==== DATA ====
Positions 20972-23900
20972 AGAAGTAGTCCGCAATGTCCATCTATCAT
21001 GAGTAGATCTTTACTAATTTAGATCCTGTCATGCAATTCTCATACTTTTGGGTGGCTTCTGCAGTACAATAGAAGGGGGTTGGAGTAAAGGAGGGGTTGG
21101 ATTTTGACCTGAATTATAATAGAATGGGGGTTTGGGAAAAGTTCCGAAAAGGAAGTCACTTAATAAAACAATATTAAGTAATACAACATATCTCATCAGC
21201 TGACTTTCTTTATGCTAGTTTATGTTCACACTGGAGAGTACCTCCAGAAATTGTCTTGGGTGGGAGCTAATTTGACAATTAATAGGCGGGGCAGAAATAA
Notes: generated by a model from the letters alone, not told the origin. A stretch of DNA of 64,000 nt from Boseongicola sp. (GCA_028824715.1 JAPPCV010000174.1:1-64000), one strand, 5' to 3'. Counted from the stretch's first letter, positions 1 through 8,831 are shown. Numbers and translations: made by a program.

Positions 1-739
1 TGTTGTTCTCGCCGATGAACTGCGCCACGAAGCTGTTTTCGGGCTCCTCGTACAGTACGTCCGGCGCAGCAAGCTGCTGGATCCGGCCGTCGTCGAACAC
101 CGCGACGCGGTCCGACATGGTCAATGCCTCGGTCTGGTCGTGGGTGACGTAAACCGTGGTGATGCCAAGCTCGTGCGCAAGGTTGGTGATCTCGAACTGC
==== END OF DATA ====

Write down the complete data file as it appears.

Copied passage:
Positions 20972-23900
20972 AGAAGTAGTCCGCAATGTCCATCTATCAT
21001 GAGTAGATCTTTACTAATTTAGATCCTGTCATGCAATTCTCATACTTTTGGGTGGCTTCTGCAGTACAATAGAAGGGGGTTGGAGTAAAGGAGGGGTTGG
21101 ATTTTGACCTGAATTATAATAGAATGGGGGTTTGGGAAAAGTTCCGAAAAGGAAGTCACTTAATAAAACAATATTAAGTAATACAACATATCTCATCAGC
21201 TGACTTTCTTTATGCTAGTTTATGTTCACACTGGAGAGTACCTCCAGAAATTGTCTTGGGTGGGAGCTAATTTGACAATTAATAGGCGGGGCAGAAATAA
Notes: generated by a model from the letters alone, not told the origin. A stretch of DNA of 64,000 nt from Boseongicola sp. (GCA_028824715.1 JAPPCV010000174.1:1-64000), one strand, 5' to 3'. Counted from the stretch's first letter, positions 1 through 8,831 are shown. Numbers and translations: made by a program.

Positions 1-739
1 TGTTGTTCTCGCCGATGAACTGCGCCACGAAGCTGTTTTCGGGCTCCTCGTACAGTACGTCCGGCGCAGCAAGCTGCTGGATCCGGCCGTCGTCGAACAC
101 CGCGACGCGGTCCGACATGGTCAATGCCTCGGTCTGGTCGTGGGTGACGTAAACCGTGGTGATGCCAAGCTCGTGCGCAAGGTTGGTGATCTCGAACTGC